Plaintiff nonetheless contends that State Farm's federal declaratory judgment action before Judge O'Neill relating to coverage was barred by the Pennsylvania statute of limitations and by laches. According to plaintiff, because of the untimeliness of that lawsuit, State Farm is now precluded from arguing that plaintiff's claims were not for an accident as defined under the policy.

A cause of action for a declaratory judgment does not accrue until an actual controversy exists and is governed by Pennsylvania's four year "catch all statute of limitations." Wagner v. Apollo Gas Co., 582 A.2d 364, 366 (Pa. Super. Ct. 1990); 42 Pa. Cons. Stat. Ann. § 5525(8); Zourelias v. Erie Ins. Group, 691 A.2d 963, 964 n.2 (Pa. Super. Ct. 1997). Plaintiff argues that the statute began to run when State Farm learned about plaintiff's Montgomery County action against JML. According to plaintiff, that was shortly after plaintiff filed it on February 14, 2006.[5]The declaratory judgment action concerning coverage was not instituted in this court until August 4, 2010.

Under Pennsylvania law, however, the statute of limitations does not begin to run until the insurer denies an insured's request for coverage. Zourelias, at 964 n.2. Here State Farm continued to defend its insured JML in the state court action until Judge O'Neill entered the default judgment in favor of State Farm on November 10, 2010. Only thereafter did State Farm withdraw its defense of JML. It was only after November 10, 2010 that State Farm denied JML's request for coverage. Thus, the four year statute clearly had not expired. Indeed, State Farm brought the declaratory judgment action before it denied coverage. Moreover, even assuming that laches may be invoked where there exists an applicable statute of limitations, plaintiff has not averred prejudice as a result of any undue delay by State Farm in instituting the declaratory judgment action. Commonwealth v. Griffin, 946 A.2d 668, 676-77 (Pa. 2008). Plaintiff's statute of limitations and laches arguments are without merit.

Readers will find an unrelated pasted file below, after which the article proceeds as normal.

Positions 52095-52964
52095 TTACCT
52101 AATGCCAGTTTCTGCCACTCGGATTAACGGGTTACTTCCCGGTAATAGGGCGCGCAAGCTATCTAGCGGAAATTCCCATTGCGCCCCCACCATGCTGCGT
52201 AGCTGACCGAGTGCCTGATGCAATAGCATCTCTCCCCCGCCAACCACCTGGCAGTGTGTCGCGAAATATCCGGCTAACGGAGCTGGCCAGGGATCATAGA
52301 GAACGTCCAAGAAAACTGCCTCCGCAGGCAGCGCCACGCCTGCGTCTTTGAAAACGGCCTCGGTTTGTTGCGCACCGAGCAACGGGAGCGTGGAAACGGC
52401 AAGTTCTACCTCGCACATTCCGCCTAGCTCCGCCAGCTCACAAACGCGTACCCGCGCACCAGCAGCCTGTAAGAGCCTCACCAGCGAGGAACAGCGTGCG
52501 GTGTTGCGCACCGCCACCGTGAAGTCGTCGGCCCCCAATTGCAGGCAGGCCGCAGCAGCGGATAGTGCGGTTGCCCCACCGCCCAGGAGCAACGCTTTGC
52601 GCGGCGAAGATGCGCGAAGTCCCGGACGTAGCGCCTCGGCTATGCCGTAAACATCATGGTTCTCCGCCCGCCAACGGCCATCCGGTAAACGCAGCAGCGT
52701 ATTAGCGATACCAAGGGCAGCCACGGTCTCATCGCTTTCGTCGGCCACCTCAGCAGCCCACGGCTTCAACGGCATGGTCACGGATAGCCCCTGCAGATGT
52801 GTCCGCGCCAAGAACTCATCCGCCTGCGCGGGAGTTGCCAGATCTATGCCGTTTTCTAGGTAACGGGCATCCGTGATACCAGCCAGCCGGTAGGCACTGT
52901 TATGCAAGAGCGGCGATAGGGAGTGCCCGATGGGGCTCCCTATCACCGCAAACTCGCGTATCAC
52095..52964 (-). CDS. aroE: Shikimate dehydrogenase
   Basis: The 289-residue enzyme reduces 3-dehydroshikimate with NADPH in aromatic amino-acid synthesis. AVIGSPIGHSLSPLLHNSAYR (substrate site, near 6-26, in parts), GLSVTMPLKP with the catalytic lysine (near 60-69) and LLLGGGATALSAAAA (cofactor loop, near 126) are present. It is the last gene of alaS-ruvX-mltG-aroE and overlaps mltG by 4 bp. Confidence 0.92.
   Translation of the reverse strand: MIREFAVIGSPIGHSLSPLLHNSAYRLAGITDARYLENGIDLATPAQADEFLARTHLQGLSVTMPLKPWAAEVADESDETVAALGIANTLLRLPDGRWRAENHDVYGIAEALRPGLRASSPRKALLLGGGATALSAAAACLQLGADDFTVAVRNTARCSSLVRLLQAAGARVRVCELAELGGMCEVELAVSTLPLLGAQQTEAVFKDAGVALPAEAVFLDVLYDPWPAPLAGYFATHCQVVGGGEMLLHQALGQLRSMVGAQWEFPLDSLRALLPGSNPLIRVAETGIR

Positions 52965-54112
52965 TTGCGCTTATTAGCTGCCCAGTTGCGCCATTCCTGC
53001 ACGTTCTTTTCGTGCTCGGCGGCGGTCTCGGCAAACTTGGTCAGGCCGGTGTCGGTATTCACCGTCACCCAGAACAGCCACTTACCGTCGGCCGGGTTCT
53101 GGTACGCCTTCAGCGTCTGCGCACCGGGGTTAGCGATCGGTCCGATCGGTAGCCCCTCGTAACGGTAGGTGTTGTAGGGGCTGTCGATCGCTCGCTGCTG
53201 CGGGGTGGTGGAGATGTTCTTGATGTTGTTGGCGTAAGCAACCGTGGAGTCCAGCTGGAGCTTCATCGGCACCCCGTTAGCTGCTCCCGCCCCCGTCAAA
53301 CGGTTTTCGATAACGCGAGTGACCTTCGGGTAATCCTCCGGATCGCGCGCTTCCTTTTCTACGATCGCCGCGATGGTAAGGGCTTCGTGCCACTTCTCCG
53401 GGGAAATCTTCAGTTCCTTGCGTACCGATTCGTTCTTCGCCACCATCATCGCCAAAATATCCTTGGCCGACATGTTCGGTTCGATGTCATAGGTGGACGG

Finally, plaintiff contends that plaintiff's Montgomery County action against JML arose out of a covered event under the Insolvency Act because State Farm defended the action in that court for over three years before it obtained a default judgment in this court that it had no duty to defend JML. We are not persuaded. State Farm defended JML under a reservation of rights letter. It therefore had conceded nothing as to coverage.

Accordingly, the court will grant defendant's motion to dismiss the complaint.

ORDER

AND NOW, this__ day of July, 2013, for the reasons set forth in the accompanying Memorandum, it is hereby ORDERED that the motion of defendant State Farm Fire & Casualty Co. to dismiss the complaint (Doc. #2) is GRANTED under Rule 12(b)(6) of the Federal Rules of Civil Procedure.